Government figures released as charity warns ‘the worst is yet to come’
Homeless households rise 17 per cent in 12 months
The number of homeless households will continue to rise as the economic downturn and benefit reforms bite, according to new research.
The paper, by Heriot-Watt and York universities, comes as government figures, published last Thursday, revealed the number of households accepted as homeless in England between April and June 2011 rose 17 per cent to 11,820 compared with the same quarter last year.
The official statistics from the Communities and Local Government department are the first to emerge since the coalition government cut the amount of local housing allowance payable to claimants.
Since April LHA has been capped at between £250 and £400 a week, depending on property size, while the five-bedroom rate has been removed.
The figures show that between April 2010 and April 2011 the number of people becoming homeless after their private tenancy ended rose 46 per cent to 2,130.
The number jumped 22 per cent between the first quarter of 2011 and the second quarter, when the caps were introduced.
The paper, commissioned by homelessness Charity Crisis and published the day after the CLG’s homelessness statistics, predicts that this is the tip of the iceberg.
It says that the government’s benefit reforms in combination with the pressures of the economic downturn seem ‘certain to increase all forms of homelessness’ and warns ‘the worst is yet to come’.
Leslie Morphy, chief executive of Crisis, warned: ‘Homelessness is rising and we fear cuts to housing benefit and housing budgets, alongside the Welfare Reform Bill and Localism Bill will cause it to increase yet further.
‘We need the government to change course now or risk returning us to the days of countless lives facing the debilitating effects of homelessness.’
The latest figures reveal that the number of households placed in bed and breakfast accommodation by councils between April and June this year rose 29 per cent to 3,120 from 2,410 in the same quarter last year.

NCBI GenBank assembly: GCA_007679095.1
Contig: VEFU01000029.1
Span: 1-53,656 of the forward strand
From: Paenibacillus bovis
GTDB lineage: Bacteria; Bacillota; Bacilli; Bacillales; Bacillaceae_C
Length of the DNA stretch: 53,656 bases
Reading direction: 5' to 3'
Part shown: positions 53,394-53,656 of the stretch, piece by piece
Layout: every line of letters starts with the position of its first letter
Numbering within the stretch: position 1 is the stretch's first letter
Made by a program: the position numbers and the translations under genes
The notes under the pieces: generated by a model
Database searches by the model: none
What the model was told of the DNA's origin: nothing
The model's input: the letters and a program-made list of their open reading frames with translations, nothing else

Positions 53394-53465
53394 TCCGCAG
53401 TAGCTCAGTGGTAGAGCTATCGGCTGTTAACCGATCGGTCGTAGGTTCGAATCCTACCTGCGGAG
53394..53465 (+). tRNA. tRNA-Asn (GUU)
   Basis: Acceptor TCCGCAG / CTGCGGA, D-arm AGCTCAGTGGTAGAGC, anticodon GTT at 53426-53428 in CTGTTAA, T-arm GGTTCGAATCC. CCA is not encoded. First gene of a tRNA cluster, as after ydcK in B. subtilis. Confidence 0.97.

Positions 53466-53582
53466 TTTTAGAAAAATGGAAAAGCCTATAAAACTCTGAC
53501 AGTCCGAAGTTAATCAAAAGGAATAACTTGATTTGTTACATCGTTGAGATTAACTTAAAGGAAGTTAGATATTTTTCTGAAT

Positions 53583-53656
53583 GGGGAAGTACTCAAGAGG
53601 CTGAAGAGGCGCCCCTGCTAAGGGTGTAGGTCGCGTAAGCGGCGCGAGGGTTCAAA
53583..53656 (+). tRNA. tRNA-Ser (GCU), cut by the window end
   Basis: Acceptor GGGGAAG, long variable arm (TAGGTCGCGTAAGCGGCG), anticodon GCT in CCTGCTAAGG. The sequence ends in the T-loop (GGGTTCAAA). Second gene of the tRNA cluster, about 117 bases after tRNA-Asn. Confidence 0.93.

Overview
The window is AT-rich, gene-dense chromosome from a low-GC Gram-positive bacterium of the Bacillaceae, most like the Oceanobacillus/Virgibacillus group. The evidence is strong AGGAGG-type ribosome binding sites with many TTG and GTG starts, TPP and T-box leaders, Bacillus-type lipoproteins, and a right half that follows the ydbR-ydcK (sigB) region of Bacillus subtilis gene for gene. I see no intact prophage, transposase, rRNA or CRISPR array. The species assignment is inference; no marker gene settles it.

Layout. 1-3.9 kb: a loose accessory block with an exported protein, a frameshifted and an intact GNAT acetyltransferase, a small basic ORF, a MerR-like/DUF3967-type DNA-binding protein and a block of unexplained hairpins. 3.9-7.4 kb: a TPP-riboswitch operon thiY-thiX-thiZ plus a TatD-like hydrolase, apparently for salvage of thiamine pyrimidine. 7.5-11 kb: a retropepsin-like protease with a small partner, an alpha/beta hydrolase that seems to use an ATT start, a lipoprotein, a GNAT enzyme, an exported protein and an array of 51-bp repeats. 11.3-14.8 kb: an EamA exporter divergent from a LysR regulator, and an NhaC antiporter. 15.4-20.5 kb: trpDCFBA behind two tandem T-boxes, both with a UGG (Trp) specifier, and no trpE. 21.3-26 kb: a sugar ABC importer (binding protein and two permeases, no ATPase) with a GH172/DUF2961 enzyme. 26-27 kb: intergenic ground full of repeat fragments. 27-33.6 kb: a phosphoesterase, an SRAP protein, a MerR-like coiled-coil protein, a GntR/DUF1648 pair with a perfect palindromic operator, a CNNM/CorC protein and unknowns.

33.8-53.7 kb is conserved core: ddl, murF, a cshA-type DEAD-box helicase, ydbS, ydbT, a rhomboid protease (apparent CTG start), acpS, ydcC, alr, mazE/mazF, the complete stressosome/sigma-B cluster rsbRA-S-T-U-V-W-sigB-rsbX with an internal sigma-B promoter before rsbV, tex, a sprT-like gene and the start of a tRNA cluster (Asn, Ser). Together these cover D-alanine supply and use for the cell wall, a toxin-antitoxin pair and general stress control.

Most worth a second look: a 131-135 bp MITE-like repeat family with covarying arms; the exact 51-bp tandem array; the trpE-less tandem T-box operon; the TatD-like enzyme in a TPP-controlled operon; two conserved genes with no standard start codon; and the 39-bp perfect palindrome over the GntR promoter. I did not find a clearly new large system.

The number of families with children in bed and breakfast also grew 63 per cent in a year to 1,210. Of these, 160 had been there for six weeks or more.
Government guidelines say 16 and 17-year-olds and families with children should not be put in B&B accommodation except in an emergency and then for no more than six weeks.
Jenny Edwards, chief executive of Homeless Link, which represents 500 homelessness charities, called for ‘urgent action to address the chronic shortage of affordable housing’.
A CLG spokesperson said: ‘The most important thing the government can do to help struggling households stay in their homes is keep interest rates low, and to do that we must cut the deficit. That is why we are introducing the reforms that will cut the housing benefit bill.’
Inside Housing has been calling for more equitable benefit reform as part of its What’s the Benefit? campaign
It’s official: how homelessness figures have changed
17 per cent
rise in the number of households accepted as homeless
29 per cent
rise in the number of households in bed and breakfast accommodation
63 per cent
rise in the number of families with children in bed and breakfast accommodation
12 per cent
fall in private homes leased by councils and housing associations as temporary accommodation